Number Puzzle with Digits 1-9 in a 3 by 3 GridDate: 10/09/2006 at 19:50:55 From: Mike Subject: Math Puzzle In a 3 cell by 3 cell grid, use the digits 1 through 9 to fill in the cells so each horizontal, vertical, and diagonal row of three has a sum of 15. No digit may be used more than once. I've tried multiple ways with no solution! Frustration! This puzzle is my 4th grader's POW (Parent Over Worked). I have no idea why my son's math teacher would send something like this home other than to have the parents do it. Date: 10/09/2006 at 22:43:28 From: Doctor Peterson Subject: Re: Math Puzzle Hi, Mike. This is a standard (and ancient) puzzle called a Magic Square. I'm not sure what the point is in assigning it, myself: many people know about it and can either look it up or build it using some fairly simple rules; those who don't just have to use lots of trial and error. I don't know how one would work it out using any specifically "mathematical" ideas, apart from those very specific techniques for building magic squares. I would hope, since it is so unfair as a test of any particular skill, that its purpose is simply FUN. I'm sure it's not meant to frustrate kids or make their parents do a lot of work. Enjoyment of puzzles is one of the foundations of later math skill! I'll pretend I've never heard of the puzzle, and try talking through what I might do to solve it by trial and error. Maybe that will give you a start at how to guide your child to work on it, and perhaps even enjoy it. I'll just draw the grid as _ _ _ _ _ _ _ _ _ Let's suppose we just start by trying the 1 in the left corner: 1 _ _ _ _ _ _ _ _ We have to be able to get 15 in the horizontal row, the vertical row, AND the diagonal containing the 1! So we need to make 14 using two numbers, in three different ways. Let's see ... that would be 9+5, 8+6, and 7+7 -- oops! We can't do it, since the numbers have to be different. So 1 can't be in a corner. We've learned something important! How about putting 2 in the corner; then we need three pairs of numbers that each add up to 13 so that the total in each direction is 15: 2 _ _ _ _ _ _ _ _ We can use 9+4, 8+5, and 7+6. That looks better. But where shall we put them? Let's just try one possibility, and see what goes wrong that we could fix: 2 9 4 7 8 _ 6 _ 5 First, I see we've made a diagonal; does that add up to 15? 6+8+4 = 18, not 15. So maybe the first thing we have to do is to pick one number from each pair to go on the diagonal. We need to take away 3 from the sum; we could do that by just swapping the 8 with the 5. And in fact, that's the ONLY way without moving the pairs themselves to new places, since swapping in the other pairs will always INCREASE the sum. So now we have 2 9 4 7 5 _ 6 _ 8 Four of the six sums are correct! I've taken you almost all the way to a solution, though maybe not to the only one, as far as we can tell, since there are a lot of rearrangements I didn't try (putting a different pair than 5,8 on the diagonal, for example, or putting 3 in the corner). I'll let you finish, and then try guiding your child to find a solution. The sort of thinking I've just demonstrated is basic mathematical reasoning--we go through possibilities in an orderly way, looking at what happens and making adjustments. I don't know whether this sort of thing is taught in 5th grade (or, perhaps, can really be taught at all); but I think the main benefit in assigning puzzles like this is the opportunity for students to discuss their reasoning and develop the skill of talking about how they think. This "reflective thought" is an important part of good learning, and I hope your child gets a chance to do it, either with you or in class or with fellow students at other times. If you have any further questions, feel free to write back. - Doctor Peterson, The Math Forum http://mathforum.org/dr.math/ Date: 10/11/2006 at 12:08:07 From: Mike Subject: Re: Math Puzzle Doc, Thanks for the help and the quick response. Sometimes things that seem simple can be very frustrating! With your very detailed instructions it made it understandable. Have a great day, Mike |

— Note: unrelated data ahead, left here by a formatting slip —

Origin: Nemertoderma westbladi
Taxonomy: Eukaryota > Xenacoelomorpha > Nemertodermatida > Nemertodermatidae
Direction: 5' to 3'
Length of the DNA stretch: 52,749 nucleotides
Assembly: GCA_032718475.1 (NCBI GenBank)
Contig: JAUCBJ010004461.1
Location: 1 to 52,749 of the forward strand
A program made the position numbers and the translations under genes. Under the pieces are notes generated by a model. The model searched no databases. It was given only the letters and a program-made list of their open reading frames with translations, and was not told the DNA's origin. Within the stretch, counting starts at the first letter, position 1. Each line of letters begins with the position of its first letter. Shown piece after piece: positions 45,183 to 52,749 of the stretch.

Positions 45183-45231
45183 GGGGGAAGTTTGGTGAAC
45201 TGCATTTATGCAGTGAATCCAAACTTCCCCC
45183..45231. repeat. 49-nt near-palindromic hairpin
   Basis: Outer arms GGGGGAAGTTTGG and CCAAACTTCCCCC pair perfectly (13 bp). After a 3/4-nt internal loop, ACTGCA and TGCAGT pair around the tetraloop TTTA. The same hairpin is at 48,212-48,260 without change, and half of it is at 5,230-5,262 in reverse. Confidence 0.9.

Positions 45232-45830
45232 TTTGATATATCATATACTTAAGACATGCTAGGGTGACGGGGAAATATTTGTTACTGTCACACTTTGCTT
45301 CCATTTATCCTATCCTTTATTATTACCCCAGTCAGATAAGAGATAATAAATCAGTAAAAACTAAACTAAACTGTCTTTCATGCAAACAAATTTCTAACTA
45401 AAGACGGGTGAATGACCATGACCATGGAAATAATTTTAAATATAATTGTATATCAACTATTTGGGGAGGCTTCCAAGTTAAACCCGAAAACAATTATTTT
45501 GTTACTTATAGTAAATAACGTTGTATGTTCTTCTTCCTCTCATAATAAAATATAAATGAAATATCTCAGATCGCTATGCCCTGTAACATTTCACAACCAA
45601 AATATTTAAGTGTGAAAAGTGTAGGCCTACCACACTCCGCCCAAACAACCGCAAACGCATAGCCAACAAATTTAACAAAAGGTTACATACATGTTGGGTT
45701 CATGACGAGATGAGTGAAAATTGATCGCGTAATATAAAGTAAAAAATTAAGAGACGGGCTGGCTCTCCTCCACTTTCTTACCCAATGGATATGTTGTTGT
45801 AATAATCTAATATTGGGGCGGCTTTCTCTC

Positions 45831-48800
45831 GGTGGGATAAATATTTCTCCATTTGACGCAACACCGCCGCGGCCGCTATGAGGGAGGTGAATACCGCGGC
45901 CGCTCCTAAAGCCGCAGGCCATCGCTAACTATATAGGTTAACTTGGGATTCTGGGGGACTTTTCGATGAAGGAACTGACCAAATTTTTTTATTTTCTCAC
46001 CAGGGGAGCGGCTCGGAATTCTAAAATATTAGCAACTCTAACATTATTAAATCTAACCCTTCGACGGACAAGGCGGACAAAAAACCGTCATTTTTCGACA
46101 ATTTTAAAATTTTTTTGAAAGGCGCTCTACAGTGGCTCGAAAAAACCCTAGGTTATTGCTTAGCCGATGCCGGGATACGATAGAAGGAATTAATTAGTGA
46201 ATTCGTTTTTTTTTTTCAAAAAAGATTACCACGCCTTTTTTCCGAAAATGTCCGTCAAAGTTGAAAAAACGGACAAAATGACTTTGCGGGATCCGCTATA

Search the Dr. Math Library: |
[Privacy Policy] [Terms of Use]
Ask Dr. Math^{TM}
© 1994-2013 The Math Forum
http://mathforum.org/dr.math/